“I like everything about camping,” he said, “except camping.” My friend and I were hiking to what the guidebook described as a “spectacular, yet little-known waterfall.” Both the “spectacular” and “little-known” descriptions had special appeal to each of us. Skinny-dipping is a whole lot more fun without other people – like family groups and scout troops – showing up unexpectedly.
“I like hiking,” he went on, “I like eating outside around a fire. Though I do prefer calling it a bonfire rather campfire. Bon,” he said, “means ‘good’ in French. C’est bon. ‘Campfire’ implies, well… camping.”
“Not a big fan of sleeping outside, myself,” I responded. “I remember doing it as a kid and being covered in the morning with mosquito or flea bites. I’ve never considered bugs – any kind of bugs – and sleep to be a good mix. And anyway, when we set up a tent outside, we are most certainly invading other creatures’ territory, aren’t we? What would the Sierra Club say about that?”
It was a perfect day for hiking. Light breezes inviting leaves to join in a choreographed dance or simply flap about. Brilliant spots of sunlight mottling ferns, roots, huge stones and mysterious holes. Temperature not beastly, but with enough therms to entice a scout-and-family-free swim. It felt as if we were in a Disney movie and at any time, an animated Pooh would appear on the path in front of us and say, “O bother! Neither of you is Piglet.”
“But I’ve always wondered,” my friend continued, “if there was something wrong with me – not liking camping. My friends all love it. Or say they do. But because I prefer sheets, bed, toilet and hot shower, I have often felt less-than. Sort of a wussie. You know? Spoiled. Sort of like I wasn’t man enough to do the camping thing.” He was on the trail ahead of me, or he would have seen a big, goofy, knowing grin spread all over my face. “You ever felt that way?” he asked.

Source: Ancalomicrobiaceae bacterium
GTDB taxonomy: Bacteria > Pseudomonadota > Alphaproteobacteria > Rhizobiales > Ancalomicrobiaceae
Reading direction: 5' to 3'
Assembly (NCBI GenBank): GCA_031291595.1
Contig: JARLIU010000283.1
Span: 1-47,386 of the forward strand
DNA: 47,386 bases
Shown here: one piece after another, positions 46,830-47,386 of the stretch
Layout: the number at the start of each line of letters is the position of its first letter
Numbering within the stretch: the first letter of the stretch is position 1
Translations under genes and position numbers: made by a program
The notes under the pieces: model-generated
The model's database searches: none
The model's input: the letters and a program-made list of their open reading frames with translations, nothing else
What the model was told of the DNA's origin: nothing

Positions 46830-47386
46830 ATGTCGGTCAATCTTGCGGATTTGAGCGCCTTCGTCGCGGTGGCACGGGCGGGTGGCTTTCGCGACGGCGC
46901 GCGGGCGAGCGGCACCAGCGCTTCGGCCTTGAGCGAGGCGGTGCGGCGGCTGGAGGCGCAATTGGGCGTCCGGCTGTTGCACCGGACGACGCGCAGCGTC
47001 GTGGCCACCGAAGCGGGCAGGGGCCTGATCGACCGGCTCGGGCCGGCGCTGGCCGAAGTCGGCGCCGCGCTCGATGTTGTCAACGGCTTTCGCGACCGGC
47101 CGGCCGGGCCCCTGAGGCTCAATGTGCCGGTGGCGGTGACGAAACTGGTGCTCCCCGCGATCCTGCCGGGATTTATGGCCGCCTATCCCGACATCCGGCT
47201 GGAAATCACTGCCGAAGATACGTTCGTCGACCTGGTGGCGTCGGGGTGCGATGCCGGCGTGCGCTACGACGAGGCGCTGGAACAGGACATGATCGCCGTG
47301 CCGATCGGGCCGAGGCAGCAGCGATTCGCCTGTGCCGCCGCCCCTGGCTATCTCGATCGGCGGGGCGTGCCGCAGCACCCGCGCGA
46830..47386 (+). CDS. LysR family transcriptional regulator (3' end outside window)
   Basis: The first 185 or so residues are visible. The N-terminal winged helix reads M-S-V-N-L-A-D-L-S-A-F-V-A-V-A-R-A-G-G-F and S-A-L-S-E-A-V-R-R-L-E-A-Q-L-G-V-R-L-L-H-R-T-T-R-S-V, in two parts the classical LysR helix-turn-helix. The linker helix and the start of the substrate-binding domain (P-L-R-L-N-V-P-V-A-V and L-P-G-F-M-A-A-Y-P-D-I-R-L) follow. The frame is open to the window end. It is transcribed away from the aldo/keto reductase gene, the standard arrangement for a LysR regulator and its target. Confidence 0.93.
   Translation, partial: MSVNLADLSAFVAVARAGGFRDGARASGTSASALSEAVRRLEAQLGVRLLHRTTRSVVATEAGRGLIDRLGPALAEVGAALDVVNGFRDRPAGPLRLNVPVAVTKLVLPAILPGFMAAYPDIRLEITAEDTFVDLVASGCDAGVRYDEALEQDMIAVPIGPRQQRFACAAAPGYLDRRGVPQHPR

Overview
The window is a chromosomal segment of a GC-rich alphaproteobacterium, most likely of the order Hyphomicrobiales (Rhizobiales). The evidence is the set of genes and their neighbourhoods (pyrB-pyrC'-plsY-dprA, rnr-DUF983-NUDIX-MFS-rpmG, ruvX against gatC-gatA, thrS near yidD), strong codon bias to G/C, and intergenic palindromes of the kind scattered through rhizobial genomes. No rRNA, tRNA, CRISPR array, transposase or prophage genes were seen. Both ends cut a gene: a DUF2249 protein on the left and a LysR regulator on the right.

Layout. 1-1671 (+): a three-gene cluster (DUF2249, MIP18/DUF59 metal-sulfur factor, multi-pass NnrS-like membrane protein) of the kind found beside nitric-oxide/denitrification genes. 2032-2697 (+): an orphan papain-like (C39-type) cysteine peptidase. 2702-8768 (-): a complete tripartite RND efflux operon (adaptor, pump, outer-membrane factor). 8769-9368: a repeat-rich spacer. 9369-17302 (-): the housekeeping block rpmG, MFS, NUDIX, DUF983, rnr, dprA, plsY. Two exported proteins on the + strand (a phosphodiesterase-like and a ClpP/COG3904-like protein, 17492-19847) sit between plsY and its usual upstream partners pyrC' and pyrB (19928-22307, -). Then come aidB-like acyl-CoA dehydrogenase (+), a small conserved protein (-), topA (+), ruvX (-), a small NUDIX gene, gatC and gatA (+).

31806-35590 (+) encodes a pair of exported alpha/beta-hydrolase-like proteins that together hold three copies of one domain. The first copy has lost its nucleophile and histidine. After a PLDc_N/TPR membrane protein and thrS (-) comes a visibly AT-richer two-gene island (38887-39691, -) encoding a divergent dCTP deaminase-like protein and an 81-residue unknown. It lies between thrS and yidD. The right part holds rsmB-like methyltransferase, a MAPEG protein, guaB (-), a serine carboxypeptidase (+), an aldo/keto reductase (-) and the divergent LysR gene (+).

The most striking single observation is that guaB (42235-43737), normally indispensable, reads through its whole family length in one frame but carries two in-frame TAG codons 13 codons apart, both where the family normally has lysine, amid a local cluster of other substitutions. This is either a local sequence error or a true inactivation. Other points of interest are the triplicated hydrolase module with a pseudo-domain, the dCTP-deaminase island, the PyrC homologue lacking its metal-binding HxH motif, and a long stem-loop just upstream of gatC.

“Constantly,” I replied. “In my junior and high-school years, I took piano lessons. I was into it. Big-time. So I practiced every day after school. Every day. Every friggin’ day. Two hours. I never went out for sports. And anyway, musicians don’t go out for sports because if you break an arm, hand or even a finger, your music gets put on hold for weeks. And all that teen-age time, I felt like a wuss: scrawny, delicate, puny. Unlike the football players who got all the girls.”
We made it to the waterfall, put down our backpacks, glanced at each other, smiled, scoped the scene for scouts or families, pulled off our clothes and waded into the cold water with a whoop, a squeal and a howling, “Holy Jesus!” “I say,” he yelped an octave higher than his regular voice as his butt disappeared under the water, “I say that whatever brings you joy is what makes you a man. Or a woman. Or whatever the hell you are.” Up to my waist now in the icy water, I was pretty sure if I emerged from the stream, no family or scout would know which I was.
“Well, call me a wuss,” my friend said through chattering lips, “but I got to get out of here and find either a hot shower or hot rock. The rock was there and we lay back to thaw. “Why do we put ourselves down?” he asked. “Why do we let others’ ideas direct our choices? I remember reading somewhere that comparison is the thief of joy.”
“And I would say perfection is comparison’s sidekick.” I added. With a little help from a flask, we toasted to joy even as the rock toasted our backs and butts and somehow reminded us both that we were both just fine – wussie and all.